Published by on 27 Nov 2010 at 04:13 pm
In 2008, IPCC president Rajendra Pachauri told an audience in Australia: “We’re at a stage where warming is taking place at a much faster rate [than before].” Globe and Mail columnist Geoffrey Simpson wrote in 2009: “Climate-warming predictions of three or four years ago are already out of date. New science suggests an even faster warming than had been thought possible.” [italics added in both cases]
This week (Nov. 25, 2010), Vicky Pope of the British Meteorological Office announced: “There’s a very clear warming trend but it’s not as rapid as it was before.” [italics added] She said that while the average temperature had been rising at about 0.16 degrees per decade since the 1970s, the rate through the 2000s had been from 0.05 to 0.13 degrees.
The figure of 0.05 to 0.13° Celsius is also suspect. The figures from the Met Office’s Hadley Institute show nothing of the kind (see Figure 1).
The increase shown here is about .01°C. Extrapolated over the rest of the century, the temperature increase (aka “global warming” or “climate disruption”) would be .1°C, or one-sixth the .6°C increase claimed for the 20th century.
As part of her announcement, Pope also said the Met Office is planning to review the way it reports temperatures. It seems the temperature record isn’t showing the warming the Met expects and wants, so it’s planning to move the goal-posts, as it were, by arbitrarily raising the temperatures for the past decade.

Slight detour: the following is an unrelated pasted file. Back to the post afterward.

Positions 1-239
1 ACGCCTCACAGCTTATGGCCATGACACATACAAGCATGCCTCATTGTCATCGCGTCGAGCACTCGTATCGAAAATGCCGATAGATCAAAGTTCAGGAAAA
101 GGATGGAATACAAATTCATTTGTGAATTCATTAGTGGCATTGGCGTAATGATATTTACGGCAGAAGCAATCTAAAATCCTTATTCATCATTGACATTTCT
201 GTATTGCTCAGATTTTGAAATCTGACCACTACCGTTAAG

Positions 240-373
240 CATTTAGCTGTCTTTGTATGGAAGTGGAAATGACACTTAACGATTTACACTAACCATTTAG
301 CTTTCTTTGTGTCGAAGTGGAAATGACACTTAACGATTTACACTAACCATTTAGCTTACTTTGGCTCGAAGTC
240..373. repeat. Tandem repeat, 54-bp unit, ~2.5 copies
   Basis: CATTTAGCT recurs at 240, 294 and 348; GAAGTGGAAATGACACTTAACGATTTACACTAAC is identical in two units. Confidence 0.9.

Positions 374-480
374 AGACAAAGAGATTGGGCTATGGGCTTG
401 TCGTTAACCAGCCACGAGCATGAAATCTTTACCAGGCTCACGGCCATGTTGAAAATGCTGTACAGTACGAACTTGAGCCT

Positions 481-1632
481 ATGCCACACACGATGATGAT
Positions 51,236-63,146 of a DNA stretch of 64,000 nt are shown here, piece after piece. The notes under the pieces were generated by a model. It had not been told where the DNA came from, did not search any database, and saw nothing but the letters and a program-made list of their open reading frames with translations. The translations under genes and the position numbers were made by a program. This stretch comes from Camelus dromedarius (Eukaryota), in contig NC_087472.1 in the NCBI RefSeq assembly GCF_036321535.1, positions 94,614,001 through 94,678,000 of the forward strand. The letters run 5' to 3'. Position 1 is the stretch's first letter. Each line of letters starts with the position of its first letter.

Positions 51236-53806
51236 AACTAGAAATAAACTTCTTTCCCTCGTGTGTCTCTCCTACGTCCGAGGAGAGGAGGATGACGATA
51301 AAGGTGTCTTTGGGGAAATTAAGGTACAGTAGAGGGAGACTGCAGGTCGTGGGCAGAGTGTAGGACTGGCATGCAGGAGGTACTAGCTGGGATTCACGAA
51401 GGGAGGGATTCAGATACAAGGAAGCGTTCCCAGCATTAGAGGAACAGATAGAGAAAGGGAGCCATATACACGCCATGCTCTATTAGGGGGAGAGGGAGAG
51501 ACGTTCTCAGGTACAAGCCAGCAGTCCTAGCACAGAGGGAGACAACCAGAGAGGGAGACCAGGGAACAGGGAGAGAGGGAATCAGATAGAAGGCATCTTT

There’s an easier way to go: Accept that the HadCrut temperatures are correct, or as correct as humanly possible, and that the last decade hasn’t warmed as predicted by the anthropogenci global warming hypothesis. Real scientists accept the facts when the facts don’t match the hypothesis; they don’t change their measurement of the data to conform to the hypothesis….
… As the Goddard Institute for Space Studies, James Hansen’s personal fiefdom, does with its figures. Figure 2 is GISS’s estimate of temperatures over the past decade. The figures are clearly inflated (the technical term is “adjusted”) to match the hypothesis of increased, “accelerated” warming. In other words, the Met Office admits warming hasn’t accelerated, while exaggerating (“adjusting”) the tiny bit of warming that its thermometers said did occur, while GISS wildly exaggerates to get accelerated warming. Neither can be trusted.